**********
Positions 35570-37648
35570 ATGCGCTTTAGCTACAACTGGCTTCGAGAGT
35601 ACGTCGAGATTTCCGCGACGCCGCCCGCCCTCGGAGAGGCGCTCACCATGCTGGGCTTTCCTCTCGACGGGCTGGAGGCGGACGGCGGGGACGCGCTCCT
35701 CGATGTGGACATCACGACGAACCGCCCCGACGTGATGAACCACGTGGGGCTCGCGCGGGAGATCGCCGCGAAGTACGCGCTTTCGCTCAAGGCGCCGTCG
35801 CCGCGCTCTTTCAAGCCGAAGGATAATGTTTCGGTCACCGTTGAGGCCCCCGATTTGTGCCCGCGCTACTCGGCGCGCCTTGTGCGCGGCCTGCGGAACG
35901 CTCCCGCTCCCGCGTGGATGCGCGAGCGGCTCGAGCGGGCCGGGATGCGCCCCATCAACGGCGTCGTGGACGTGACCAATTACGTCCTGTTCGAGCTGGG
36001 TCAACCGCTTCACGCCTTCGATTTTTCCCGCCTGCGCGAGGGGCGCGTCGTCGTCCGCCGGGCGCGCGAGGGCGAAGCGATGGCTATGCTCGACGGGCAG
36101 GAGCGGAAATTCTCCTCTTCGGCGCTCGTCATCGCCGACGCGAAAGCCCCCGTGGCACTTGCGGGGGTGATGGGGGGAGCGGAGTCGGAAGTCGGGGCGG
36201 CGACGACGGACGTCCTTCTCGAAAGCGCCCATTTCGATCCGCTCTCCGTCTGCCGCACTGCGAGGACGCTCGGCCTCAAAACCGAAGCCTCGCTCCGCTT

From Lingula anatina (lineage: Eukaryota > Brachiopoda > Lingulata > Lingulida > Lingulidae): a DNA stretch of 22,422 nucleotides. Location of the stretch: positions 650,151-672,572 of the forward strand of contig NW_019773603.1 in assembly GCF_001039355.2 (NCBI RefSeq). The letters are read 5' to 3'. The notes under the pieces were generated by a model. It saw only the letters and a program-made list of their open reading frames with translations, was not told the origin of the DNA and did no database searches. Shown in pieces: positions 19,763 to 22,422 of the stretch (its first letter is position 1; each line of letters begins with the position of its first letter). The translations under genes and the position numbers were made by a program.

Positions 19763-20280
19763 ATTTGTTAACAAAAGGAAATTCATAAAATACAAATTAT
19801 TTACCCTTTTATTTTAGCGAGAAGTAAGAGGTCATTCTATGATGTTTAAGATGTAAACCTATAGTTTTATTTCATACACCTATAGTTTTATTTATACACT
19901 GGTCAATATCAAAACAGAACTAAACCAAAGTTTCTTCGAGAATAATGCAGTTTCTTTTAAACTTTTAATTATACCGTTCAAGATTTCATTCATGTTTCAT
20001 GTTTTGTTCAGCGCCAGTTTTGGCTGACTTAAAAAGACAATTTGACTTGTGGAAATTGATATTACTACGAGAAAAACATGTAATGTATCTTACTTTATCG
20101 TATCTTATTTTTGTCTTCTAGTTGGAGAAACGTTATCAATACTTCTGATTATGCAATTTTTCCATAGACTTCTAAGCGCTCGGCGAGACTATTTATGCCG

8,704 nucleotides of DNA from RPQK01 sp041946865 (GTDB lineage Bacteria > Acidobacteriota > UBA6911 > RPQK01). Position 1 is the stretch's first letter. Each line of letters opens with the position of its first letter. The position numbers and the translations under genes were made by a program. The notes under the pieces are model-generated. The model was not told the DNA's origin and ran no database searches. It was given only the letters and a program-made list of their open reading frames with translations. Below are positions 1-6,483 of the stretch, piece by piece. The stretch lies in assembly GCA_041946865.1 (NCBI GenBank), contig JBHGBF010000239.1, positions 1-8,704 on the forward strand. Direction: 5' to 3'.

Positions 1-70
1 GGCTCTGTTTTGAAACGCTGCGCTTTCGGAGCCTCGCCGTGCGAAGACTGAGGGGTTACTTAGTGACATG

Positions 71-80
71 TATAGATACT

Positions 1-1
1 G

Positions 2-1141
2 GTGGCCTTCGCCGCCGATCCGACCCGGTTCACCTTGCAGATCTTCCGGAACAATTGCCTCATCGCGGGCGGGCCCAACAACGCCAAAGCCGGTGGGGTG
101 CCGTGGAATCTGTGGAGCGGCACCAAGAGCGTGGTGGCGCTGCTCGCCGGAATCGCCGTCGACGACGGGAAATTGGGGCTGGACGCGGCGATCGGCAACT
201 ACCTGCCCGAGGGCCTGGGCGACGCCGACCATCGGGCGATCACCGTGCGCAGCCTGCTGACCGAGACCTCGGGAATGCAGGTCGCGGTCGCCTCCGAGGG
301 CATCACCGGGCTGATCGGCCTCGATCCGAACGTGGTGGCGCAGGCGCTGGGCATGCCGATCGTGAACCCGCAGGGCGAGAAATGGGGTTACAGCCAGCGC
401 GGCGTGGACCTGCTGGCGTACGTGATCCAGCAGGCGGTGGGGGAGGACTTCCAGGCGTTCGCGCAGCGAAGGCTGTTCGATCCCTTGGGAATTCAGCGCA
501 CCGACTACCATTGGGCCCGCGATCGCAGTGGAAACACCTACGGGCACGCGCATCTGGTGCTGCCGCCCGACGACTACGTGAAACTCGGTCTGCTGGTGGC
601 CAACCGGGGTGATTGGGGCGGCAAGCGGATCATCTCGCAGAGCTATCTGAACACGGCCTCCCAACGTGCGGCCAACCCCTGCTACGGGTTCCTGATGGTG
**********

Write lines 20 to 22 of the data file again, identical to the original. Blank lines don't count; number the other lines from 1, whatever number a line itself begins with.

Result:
Positions 71-80
71 TATAGATACT

Positions 1-1